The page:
194 F3d 1340 Edward Akinsola Akinwunmi v. Immigration & Naturalization Service
194 F.3d 1340 (10th Cir. 1999)
EDWARD AKINSOLA AKINWUNMI; MOBOLAJI O. AKINWUNMI; CHRISTOPHER I. AKINWUNMI, PETITIONERS,
IMMIGRATION & NATURALIZATION SERVICE, RESPONDENT.
U.S. Court of Appeals, Tenth Circuit
November 08, 1999
APPEAL FROM THE IMMIGRATION & NATURALIZATION SERVICE BOARD OF IMMIGRATION APPEALS (Petition for Review) (Nos. Atv-rmr-fld, Aex-iuc-ytt, & Arv-bgi-ufl)
Sandra Saltrese-Miller, Boulder, Colorado, for Petitioners.
Michelle E. Gorden, Office of Immigration Litigation, Civil Division, Justice Department, Washington, D.C., for Respondent.
Before Tacha, Lucero, and Murphy, Circuit Judges.
Petitioners, the Akinwunmi family of Nigeria, seek review of a decision of the Board of Immigration Appeals (BIA) that dismissed their untimely appeal from a decision of the immigration Judge that found them deportable and denied their application for asylum and withholding of deportation. Petitioners argue that their failure to timely file their appeal to the BIA was the result of their counsel's ineffective assistance, and that the BIA should have permitted them to take the untimely appeal. Petitioners also seek a stay of deportation pending review. We dismiss the petition for review and the motion for stay of deportation for lack of jurisdiction due to petitioners' failure to exhaust their administrative remedies.1
"The failure to raise an issue on appeal to the Board constitutes failure to exhaust administrative remedies with respect to that question and deprives the Court of Appeals of jurisdiction to hear the matter." Rivera-Zurita v. INS, 946 F.2d 118, 120 n.2 (10th Cir. 1991). Courts have carved out an exception to the exhaustion requirement for constitutional challenges to the immigration laws, because the BIA has no jurisdiction to review such claims. See, e.g., Rashtabadi v. INS, 23 F.3d 1562, 1567 (9th Cir. 1994). Nevertheless, "the BIA does have the authority to reopen cases to fix administratively correctable procedural errors, even when these errors are failures to follow due process." Liu v. Waters, 55 F.3d 421, 426 (9th Cir. 1995).2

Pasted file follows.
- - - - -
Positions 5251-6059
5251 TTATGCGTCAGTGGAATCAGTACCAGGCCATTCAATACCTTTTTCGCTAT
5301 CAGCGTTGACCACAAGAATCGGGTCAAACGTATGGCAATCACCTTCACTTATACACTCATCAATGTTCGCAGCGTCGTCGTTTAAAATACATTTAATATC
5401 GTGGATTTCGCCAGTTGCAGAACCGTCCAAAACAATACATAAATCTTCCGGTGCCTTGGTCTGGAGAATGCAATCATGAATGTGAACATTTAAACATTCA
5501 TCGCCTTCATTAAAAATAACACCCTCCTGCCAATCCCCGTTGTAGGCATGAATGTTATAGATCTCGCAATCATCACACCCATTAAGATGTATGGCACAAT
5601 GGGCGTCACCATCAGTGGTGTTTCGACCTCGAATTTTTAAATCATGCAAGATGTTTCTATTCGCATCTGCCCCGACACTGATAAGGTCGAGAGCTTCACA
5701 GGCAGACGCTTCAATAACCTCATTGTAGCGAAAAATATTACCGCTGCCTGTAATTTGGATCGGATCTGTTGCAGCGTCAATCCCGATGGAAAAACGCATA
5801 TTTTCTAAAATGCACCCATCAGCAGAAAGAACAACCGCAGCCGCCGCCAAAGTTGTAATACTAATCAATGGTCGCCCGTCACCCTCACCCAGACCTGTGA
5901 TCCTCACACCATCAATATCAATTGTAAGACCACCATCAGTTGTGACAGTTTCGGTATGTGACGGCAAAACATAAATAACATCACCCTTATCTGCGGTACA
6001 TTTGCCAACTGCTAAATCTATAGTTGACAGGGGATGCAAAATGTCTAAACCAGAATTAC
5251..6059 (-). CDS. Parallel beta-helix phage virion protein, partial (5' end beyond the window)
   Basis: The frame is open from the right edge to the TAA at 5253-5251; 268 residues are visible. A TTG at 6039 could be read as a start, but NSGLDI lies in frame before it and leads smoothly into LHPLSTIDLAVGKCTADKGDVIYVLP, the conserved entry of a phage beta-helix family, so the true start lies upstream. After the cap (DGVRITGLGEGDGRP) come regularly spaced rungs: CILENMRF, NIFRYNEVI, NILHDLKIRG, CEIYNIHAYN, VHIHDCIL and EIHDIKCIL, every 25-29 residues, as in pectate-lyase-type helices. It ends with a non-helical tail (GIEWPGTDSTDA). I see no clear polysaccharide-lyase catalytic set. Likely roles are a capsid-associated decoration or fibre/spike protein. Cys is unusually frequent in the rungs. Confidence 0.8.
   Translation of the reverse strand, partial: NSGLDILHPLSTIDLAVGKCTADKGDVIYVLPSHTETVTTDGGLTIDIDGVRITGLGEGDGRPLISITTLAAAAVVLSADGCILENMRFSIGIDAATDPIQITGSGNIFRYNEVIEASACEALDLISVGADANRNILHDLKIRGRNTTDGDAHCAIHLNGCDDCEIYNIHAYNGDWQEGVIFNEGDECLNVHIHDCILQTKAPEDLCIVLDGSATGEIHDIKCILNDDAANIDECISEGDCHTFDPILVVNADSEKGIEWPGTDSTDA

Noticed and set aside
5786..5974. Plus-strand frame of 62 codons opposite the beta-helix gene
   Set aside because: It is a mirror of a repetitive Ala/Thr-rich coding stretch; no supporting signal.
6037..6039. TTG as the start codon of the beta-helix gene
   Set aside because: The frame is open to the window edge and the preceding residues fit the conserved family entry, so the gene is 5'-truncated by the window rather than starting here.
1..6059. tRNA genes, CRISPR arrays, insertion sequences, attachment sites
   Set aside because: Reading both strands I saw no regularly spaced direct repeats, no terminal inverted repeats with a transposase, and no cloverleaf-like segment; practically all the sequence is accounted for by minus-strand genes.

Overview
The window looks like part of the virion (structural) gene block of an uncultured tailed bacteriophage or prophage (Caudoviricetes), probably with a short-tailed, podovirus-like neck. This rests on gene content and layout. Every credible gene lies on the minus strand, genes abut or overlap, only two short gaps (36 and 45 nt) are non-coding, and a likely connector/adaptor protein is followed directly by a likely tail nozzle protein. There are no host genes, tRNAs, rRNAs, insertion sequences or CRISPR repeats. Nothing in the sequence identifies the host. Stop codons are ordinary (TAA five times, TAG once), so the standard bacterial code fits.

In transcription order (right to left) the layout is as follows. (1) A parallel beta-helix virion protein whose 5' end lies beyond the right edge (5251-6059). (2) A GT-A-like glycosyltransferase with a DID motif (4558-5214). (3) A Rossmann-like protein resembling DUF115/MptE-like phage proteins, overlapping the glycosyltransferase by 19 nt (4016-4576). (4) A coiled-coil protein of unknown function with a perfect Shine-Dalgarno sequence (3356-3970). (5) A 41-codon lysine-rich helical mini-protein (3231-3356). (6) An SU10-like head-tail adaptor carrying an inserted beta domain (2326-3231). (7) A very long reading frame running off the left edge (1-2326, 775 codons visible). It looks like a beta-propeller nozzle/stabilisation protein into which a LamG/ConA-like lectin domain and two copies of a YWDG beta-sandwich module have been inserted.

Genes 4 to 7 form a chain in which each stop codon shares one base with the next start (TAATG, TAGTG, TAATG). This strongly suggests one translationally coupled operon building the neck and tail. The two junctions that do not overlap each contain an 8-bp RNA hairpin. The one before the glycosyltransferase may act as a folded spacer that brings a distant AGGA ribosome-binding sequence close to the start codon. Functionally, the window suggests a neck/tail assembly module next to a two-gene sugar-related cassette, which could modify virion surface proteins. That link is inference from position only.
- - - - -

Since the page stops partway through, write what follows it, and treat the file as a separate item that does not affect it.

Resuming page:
The BIA permits an alien to move to reopen the administrative proceedings when his counsel's incompetence has prevented him "`from reasonably presenting his case.'" In re N-K, Interim Dec. 3312, 1997 WL 123906 (BIA Mar. 13, 1997) (quoting In re Lozada, 19 I. & N. Dec. 637, aff'd, 857 F.2d 10 (1st Cir. 1988)); see also 8 C.F.R. § 3.2. We have held that because the BIA provides a mechanism for hearing an ineffective assistance claim, an alien's failure to raise the claim to the BIA deprives this court of jurisdiction to review it. See Dulane v. INS, 46 F.3d 988, 996 (10th Cir. 1995) (discussing Nguyen v. INS, 991 F.2d 621, 623 n.3 (10th Cir. 1993)); accord Mojsilovic v. INS, 156 F.3d 743, 748-49 (7th Cir. 1998); Rashtabadi, 23 F.3d at 1567; Dokic v. INS, 899 F.2d 530, 531-32 (6th Cir. 1990) (per curiam). But see Rabiu v. INS, 41 F.3d 879, 881-82 (2d Cir. 1994) (holding that failure to raise ineffective assistance claim before BIA does not deprive appellate court of jurisdiction to review claim).
Petitioners state their intention to file a motion to reopen with the BIA in their stay motion, but there is no indication that they have actually filed one. See Motion for Stay of Deportation at 6 n.2. We therefore lack jurisdiction to review their claim of ineffective assistance of counsel. See Rivera-Zurita, 946 F.2d at 120 n.2.
The motion for stay is denied and the petition for review is DISMISSED. The mandate shall issue forthwith.
Because we conclude that we lack jurisdiction based on petitioners' failure to exhaust their administrative remedies, we need not decide whether we also lack jurisdiction on other grounds.
Contrary to petitioners' assertion in their docketing statement, there is no Sixth Amendment right to counsel in a deportation proceeding. See Michelson v. INS, 897 F.2d 465, 467 (10th Cir. 1990). Because deportation proceedings are civil in nature, a claim of ineffective assistance of counsel in a deportation proceeding may be based only on the Fifth Amendment guarantee of due process. See id. at 467-68. As a result, an alien must show that his counsel's ineffective assistance so prejudiced him that the proceeding was fundamentally unfair. See id. at 468.